Lagoon cost still an unknown
Village board accepts grant, approves study.
Wastewater is disappearing too quickly into the soil under Brady’s sewage lagoon southwest of town.
The Nebraska Department of Environment Quality has demanded the problem be fixed.
Beyond those two realities, Reed Miller of Miller & Associates in Kearney had little solid information for Brady village trustees during their regular monthly meeting on Feb. 10.
The village received a notice of violation from NDEQ last fall which set into motion a series of grant applications for study and repair of the lagoon.
Brady has received a grant for $23,275 to help fund the necessary engineering study, Miller said.
Total cost for the required study is $30,400, leaving the village to cover $7,125.
“We really don’t know much yet,” Miller said. “That’s what the study is for.”
The concerns, he said, are that sealing the lagoon’s bottom will call for more land area and that the sandy soil could require a costly barrier.
The required study will allow Miller to offer the village a variety of repair cost options, he said.
The study could take up to two years, Miller said. Securing grant funding for repairs, formulating a plan and letting bids might last another two years.
“It could feasibly be four years before you spend any money on this,” Miller said.
A suggestion to raise village sewer fees might be a good idea, he said, to collect some additional money for the project ahead of time.
When asked to project a cost and explain the $500,000 estimate tossed around earlier, Miller said the half-million dollar amount was generated for the need survey.
“We don’t know if that number is high or low,” he said. “It’s just a planning number. That’s what the study will help determine.”
The board voted to accept the grant as well as approve the study with Miller’s engineering services.
In other action, trustees instructed utilities superintendent Keith Wagnitz to remove a cable barrier and gate in the alley between West Popleton and Palmer Park to allow residents there access to their back yards.
Resident Laurie Viter told the board she and husband Mike, who live on Popleton Street, intend to build a garage in their back yard but the barrier in the alley prevents access to the south side of their property.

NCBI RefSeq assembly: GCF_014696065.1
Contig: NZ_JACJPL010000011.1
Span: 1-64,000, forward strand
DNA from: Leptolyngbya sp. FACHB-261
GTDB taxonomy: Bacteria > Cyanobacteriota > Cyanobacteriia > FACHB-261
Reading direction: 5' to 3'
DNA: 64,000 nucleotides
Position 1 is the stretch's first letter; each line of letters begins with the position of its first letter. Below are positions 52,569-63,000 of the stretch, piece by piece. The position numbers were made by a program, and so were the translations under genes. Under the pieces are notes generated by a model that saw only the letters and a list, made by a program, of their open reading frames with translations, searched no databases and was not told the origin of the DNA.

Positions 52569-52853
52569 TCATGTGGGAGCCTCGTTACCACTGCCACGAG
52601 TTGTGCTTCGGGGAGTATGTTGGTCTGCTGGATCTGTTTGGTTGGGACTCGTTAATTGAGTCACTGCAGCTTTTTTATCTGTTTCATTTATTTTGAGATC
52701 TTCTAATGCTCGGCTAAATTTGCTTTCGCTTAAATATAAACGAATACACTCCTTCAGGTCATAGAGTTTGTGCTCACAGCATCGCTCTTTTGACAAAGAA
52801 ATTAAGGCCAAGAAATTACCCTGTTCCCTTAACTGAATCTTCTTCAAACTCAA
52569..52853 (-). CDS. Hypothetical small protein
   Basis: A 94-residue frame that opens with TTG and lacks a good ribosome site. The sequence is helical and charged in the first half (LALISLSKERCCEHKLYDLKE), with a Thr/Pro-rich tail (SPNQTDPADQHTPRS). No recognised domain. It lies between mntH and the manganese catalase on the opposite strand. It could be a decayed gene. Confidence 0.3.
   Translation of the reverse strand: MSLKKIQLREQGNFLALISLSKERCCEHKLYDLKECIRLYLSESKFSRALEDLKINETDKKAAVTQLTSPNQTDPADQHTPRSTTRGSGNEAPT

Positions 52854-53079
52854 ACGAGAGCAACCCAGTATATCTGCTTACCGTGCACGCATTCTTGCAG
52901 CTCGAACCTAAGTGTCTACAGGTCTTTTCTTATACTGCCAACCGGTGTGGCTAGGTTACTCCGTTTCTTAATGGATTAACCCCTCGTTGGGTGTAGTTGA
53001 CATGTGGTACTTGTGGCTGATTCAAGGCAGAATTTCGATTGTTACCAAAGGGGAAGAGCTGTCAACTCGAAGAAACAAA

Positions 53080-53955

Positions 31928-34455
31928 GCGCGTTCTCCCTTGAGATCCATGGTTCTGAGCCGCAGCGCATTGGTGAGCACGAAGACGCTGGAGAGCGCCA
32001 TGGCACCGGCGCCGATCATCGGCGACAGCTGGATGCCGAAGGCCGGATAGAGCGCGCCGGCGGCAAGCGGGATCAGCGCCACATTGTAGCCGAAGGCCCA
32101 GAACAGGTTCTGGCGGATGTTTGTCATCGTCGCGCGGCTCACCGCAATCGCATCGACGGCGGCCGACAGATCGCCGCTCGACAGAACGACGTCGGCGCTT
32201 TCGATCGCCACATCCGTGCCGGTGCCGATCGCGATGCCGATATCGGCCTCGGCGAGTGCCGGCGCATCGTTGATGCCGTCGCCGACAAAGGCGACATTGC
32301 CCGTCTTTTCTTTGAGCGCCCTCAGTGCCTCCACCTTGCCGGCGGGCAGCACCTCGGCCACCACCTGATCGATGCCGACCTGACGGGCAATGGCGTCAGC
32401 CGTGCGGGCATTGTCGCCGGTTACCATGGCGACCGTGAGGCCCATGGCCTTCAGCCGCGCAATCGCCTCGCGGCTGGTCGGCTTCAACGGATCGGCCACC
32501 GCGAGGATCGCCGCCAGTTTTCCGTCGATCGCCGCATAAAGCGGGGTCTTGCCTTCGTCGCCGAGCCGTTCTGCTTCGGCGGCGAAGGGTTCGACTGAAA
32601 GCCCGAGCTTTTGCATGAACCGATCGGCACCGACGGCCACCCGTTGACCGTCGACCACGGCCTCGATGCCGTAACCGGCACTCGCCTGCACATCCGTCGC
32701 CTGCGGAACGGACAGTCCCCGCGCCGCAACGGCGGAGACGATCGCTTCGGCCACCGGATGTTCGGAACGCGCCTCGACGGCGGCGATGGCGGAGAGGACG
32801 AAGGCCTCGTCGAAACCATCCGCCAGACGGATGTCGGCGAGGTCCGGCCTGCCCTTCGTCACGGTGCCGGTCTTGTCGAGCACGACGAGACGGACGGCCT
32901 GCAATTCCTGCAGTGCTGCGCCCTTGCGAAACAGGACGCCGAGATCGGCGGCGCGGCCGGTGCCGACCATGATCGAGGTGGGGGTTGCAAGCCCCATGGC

Neighbor Bryan Franzen agreed, saying it is next to impossible to get a trailer in or out of the alley.
Wagnitz said he installed the cable and gate because he was concerned about the traffic into the park from the alley.
“If you want everybody to drive in there, I can take it out but I’m the one who has to take care of the park,” Wagnitz said. “I’m not going to go to the extra effort to protect the park and keep it cleaned up.”
In other village business, trustees:
- learned the village has received a Union Pacific Railroad Foundation grant for $5,000 to develop a park south of the railroad tracks.
- received a complaint by Richard Sargent, 105 N. Locust, who was bitten by a dog while picking up his newspaper. Sargent was referred to the Lincoln County sheriff’s department.
- heard from clerk Pam Diehl that she asked resident Marci Knudsen to clean the Community Center and serve part-time as assistant clerk after receiving no applications for either position. The trustees agreed, however, that the position of assistant clerk must first be approved by the board. With both cleaning and office work available, trustees instructed Diehl to advertise the position again.
- accepted the village one- and six-year road plan as presented by road superintendent Carla O’Dell. The plan was not changed from last year and includes no new projects.
- told land owner Tommy Palmer that the village will locate the nearest water and sewer lines to property he purchased on the southwest edge of town near the Highway 30 viaduct. Palmer said he plans to build on the land and wants to know if water and sewer will be available.
- tabled discussion of adding a limit to the number of dogs a resident may own and asked attorney Steve Vinton to investigate ordinances in other towns.
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